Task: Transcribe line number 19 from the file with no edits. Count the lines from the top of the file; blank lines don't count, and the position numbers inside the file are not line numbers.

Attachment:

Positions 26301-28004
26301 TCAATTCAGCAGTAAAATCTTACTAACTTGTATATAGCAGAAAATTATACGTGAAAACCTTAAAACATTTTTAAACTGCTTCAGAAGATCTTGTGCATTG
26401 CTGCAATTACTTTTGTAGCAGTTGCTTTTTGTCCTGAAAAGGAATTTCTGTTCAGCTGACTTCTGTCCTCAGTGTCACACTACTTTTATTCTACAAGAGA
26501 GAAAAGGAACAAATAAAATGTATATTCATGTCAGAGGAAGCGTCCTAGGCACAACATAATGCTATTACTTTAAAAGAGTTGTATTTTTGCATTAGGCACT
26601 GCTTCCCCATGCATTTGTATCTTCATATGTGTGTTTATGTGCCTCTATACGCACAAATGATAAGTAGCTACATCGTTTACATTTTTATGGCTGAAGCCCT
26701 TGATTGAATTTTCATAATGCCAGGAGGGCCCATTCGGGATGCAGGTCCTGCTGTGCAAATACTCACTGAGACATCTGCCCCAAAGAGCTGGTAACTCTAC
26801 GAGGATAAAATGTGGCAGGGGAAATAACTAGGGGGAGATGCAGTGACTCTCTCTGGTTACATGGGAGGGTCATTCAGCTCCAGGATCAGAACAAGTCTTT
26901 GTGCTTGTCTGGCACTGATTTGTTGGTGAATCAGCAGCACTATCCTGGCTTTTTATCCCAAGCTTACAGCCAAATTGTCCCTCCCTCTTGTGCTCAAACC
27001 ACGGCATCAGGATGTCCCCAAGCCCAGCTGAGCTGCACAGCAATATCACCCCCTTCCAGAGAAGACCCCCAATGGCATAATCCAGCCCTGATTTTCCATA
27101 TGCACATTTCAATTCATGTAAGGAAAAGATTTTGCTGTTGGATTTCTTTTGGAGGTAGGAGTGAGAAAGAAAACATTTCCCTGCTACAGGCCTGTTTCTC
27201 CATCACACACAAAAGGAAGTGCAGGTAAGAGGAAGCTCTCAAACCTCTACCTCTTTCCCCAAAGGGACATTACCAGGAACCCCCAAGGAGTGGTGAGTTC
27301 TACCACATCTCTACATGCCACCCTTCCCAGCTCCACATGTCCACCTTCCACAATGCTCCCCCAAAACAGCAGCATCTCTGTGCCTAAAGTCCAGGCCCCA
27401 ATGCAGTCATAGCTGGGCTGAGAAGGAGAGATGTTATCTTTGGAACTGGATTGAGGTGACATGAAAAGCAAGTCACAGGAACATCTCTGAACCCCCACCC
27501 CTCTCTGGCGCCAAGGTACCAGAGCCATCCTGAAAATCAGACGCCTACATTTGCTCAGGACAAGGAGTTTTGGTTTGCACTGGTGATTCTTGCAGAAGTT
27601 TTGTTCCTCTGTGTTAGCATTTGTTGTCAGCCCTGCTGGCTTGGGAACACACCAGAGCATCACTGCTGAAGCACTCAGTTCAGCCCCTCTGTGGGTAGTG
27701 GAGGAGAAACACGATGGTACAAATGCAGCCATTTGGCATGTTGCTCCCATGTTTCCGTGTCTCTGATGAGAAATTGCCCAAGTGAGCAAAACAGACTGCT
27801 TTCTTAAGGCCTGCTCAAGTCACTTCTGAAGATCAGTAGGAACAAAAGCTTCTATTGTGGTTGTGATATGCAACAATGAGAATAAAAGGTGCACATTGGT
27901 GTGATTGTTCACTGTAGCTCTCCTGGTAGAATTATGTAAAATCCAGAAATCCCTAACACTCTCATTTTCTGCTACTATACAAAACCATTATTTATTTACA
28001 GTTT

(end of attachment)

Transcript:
28001 GTTT